Soldiers charged over Mahao

Soldiers charged over Mahao

MASERU – THE wheels of justice for the late Lieutenant General Maaparankoe Mahao are finally moving.
This after eight soldiers charged with his murder in June 2015 briefly appeared in the Maseru Magistrates’ Court yesterday.
The suspects are Captain Litekanya Nyakane, Captain Haleeo Makara, Sergeant Lekhooa Moepi, Sergeant Motsamai Fako, Corporal Marasi ’Moleli, Corporal Motšoane Machai, Corporal Mohlalefi Seitlheko and Corporal Tšitso Ramoholi.
They sat sullen in the dock as Magistrate Lerato Ntelane read their charges.

And they did not respond when the magistrate asked if they had anything to say.
The charge sheet says they acted with “a common intention” to kill Lt Gen Mahao.
More than 10 members of the Mahao family sat on the front bench staring at the accused in the dock.
Lt Gen Mahao’s widow, ’Mamphanya Mahao, was not in the courtroom.

Among the relatives was Professor Nqosa Mahao, who is Vice-Chancellor at the National University of Lesotho.
For two years the Mahao family has fought to have their son’s killers brought to justice. That fight has taken them to the African Union and SADC.
At home they have pushed the government, the army and the police for answers.
Even when the investigation looked stalled the Mahaos have kept the issue in the public domain.
For Professor Mahao, seeing the suspects finally in the dock was a bitter-sweet experience.

“The English say the ‘arch of history always bends towards justice’,” he told thepost in an interview last night.
“It is that saying that has kept us going and strong as a family in the past two and half years when we were fighting what was essentially a vicious regime.”

“Even though there is nothing that can bring solace when one experiences such a loss, especially of such a patriotic man, we are grateful that the wheels of justice are finally grinding along.”
Professor Mahao however says he does not believe the eight suspects could have acted alone.
The suspects, he says, are just “small mercenaries paid to do the evil deed on someone’s behalf”.

“Behind them were the real plotters and conspirators who tasked them to do this act. We will therefore spare no effort to make sure that those political principals and sponsors are brought to justice.”
He says while in court he “looked into the eyes of the suspects and got the impression that these are just hired mercenaries”.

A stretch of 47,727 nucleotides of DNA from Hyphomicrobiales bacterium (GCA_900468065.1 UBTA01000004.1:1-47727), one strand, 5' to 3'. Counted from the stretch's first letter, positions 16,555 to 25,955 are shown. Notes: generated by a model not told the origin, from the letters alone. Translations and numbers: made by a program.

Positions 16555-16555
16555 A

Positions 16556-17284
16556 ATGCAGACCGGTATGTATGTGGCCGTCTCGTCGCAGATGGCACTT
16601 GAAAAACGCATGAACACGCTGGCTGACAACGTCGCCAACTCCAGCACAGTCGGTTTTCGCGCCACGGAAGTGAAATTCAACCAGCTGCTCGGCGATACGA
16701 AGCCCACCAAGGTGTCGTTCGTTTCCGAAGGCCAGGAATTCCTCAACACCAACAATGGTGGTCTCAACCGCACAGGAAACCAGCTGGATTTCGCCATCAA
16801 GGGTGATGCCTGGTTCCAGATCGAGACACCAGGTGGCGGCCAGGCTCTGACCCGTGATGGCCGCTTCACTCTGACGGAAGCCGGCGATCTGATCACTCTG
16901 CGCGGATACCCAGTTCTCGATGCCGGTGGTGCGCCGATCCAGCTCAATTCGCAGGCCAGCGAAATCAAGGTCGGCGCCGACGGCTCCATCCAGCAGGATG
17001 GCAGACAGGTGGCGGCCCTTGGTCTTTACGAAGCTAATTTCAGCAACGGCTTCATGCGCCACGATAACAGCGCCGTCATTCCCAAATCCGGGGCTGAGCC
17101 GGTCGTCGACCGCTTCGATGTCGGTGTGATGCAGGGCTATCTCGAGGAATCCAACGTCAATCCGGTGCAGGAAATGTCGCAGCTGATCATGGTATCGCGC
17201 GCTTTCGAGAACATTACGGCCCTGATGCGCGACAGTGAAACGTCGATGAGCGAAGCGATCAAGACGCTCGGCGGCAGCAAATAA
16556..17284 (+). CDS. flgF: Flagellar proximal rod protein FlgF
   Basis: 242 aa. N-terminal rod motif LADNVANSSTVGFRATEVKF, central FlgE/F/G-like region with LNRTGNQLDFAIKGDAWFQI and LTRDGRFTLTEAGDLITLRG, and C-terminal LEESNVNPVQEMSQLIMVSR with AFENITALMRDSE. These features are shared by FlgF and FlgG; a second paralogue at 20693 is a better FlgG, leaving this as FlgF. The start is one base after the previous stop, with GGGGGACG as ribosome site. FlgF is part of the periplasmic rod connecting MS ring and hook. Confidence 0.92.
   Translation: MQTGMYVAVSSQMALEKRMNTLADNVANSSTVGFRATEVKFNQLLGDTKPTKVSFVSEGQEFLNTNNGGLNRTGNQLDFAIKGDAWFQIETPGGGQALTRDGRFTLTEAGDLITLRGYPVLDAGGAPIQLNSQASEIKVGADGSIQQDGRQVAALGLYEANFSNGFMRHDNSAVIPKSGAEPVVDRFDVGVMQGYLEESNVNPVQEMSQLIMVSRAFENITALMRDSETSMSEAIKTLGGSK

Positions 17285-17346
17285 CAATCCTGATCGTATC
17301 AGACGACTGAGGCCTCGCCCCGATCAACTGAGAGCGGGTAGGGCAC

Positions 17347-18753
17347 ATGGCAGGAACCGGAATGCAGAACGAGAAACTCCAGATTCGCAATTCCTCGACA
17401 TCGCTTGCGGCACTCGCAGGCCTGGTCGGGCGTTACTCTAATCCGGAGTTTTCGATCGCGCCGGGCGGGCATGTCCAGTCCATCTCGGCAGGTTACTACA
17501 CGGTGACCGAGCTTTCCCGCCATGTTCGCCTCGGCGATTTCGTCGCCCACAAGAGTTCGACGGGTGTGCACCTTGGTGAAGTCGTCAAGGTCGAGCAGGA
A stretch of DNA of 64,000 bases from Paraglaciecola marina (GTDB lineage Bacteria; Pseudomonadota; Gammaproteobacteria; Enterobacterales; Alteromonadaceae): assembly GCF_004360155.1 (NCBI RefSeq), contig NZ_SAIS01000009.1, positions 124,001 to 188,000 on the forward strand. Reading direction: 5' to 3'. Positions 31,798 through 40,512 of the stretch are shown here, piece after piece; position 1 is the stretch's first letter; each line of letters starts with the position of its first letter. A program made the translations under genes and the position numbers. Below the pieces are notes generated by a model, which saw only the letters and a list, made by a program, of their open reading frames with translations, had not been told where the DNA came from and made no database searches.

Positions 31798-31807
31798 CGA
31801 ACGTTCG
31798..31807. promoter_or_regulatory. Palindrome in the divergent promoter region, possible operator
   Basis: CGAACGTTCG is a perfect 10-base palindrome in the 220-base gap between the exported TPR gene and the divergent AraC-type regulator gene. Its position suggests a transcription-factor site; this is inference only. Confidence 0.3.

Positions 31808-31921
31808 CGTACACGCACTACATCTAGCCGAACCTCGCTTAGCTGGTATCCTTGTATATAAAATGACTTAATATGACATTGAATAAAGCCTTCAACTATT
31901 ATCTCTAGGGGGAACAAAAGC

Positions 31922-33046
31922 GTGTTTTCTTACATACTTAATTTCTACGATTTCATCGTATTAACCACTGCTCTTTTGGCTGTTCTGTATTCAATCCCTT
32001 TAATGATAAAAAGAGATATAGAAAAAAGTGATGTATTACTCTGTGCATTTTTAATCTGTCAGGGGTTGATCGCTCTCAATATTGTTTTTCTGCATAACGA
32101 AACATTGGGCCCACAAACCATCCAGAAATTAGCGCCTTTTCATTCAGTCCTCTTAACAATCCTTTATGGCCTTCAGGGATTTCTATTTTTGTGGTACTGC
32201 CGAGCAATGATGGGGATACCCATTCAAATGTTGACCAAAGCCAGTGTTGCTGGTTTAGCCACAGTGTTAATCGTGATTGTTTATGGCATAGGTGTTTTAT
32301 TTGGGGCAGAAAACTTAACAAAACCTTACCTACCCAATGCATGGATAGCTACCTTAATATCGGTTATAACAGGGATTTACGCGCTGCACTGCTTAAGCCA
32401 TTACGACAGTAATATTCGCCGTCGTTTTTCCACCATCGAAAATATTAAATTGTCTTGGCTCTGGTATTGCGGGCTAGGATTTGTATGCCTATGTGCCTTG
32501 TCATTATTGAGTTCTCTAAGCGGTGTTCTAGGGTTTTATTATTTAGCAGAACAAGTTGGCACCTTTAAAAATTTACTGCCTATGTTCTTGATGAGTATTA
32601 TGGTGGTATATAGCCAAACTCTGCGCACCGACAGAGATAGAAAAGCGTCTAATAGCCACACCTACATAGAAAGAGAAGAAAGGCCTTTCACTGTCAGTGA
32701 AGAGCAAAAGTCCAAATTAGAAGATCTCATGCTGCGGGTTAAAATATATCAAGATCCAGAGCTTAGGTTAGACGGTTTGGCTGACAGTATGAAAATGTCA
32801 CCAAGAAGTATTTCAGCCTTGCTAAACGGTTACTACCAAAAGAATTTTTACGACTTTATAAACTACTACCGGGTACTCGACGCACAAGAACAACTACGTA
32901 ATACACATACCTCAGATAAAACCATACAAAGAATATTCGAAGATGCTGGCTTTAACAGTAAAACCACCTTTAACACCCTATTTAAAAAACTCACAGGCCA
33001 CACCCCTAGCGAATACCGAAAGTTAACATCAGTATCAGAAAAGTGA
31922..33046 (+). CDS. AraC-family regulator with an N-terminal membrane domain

Professor Mahao said the family believes that the killing of Lt Gen Mahao was not a random act or a botched arrest.

He narrates how his brother was stripped of his security, included elements from the South African security sector, when he came back from South Sudan.
Even his personal bodyguards and guns were taken, he says.
“That rendered him a sitting duck for the lynching that followed.”
He says his brother tried to talk to then Defence Minister, Tseliso Mokhosi, about his security but the minister refused to meet him.

“You don’t refuse to meet someone in such circumstances even if you hate them. This was a meticulously planned operation to kill an innocent man. We look forward to the day when the real powers behind those eight suspects are brought to court.”
Lepeli Moeketsi, a legal officer at Transformation Resource Centre, an ecumenical organisation, said the trial symbolises the government’s commitment to fully implement SADC’s recommendations.

“Such developments are a good sign that there is a difference between the past government and the current one. There is a reflection of political will, rule of law and good governance as well as morality.

Lt Gen Mahao was shot dead near his rural home in Mokema in an operation the army claims was meant to arrest him for his role in a mutiny plot.
He was in the company of two male relatives who later testified before the SADC Commission established to investigate his death.
Evidence from a ballistics expert and a pathologist poked holes in the army’s explanation that Lt. Gen. Mahao had pulled out his gun and was resisting arrest when he was killed.

Their evidence also questioned the army’s claims that he was still alive when he arrived at the military hospital.
Lt. Gen. Mahao was accused of hatching a mutiny plot against Lieutenant General Tlali Kamoli, a man he had replaced as commander but had refused to leave office.

Lt Gen Kamoli’s refusal to leave pushed Lesotho into a crisis that would eventually lead to the collapse of the government.
Former Prime Minister Pakalitha Mosisili’s government quickly moved to restore Lt Gen Kamoli and demote Lt. Gen. Mahao.
The question of who really killed Mahao had remained misty with the army refusing to release suspects and holding on to crucial evidence.
In his evidence to the commission the late Brigadier Bulane Sechele, who confirmed that he was head of the operation, refused to give the names of the soldiers involved.

Brigadier Sechele died in September this year when he was allegedly shot dead by bodyguards of Lieutenant General Khoantle Motšomotšo.
The government says Sechele shot Motšomotšo in his Makoanyane Barracks office.
The army says Lt Gen Motšomotšo was about to handover Brigadier Sechele and other senior officers over to the police for crimes they committed.
The charged soldiers will appear in court again on December 12.

Senate Sekotlo

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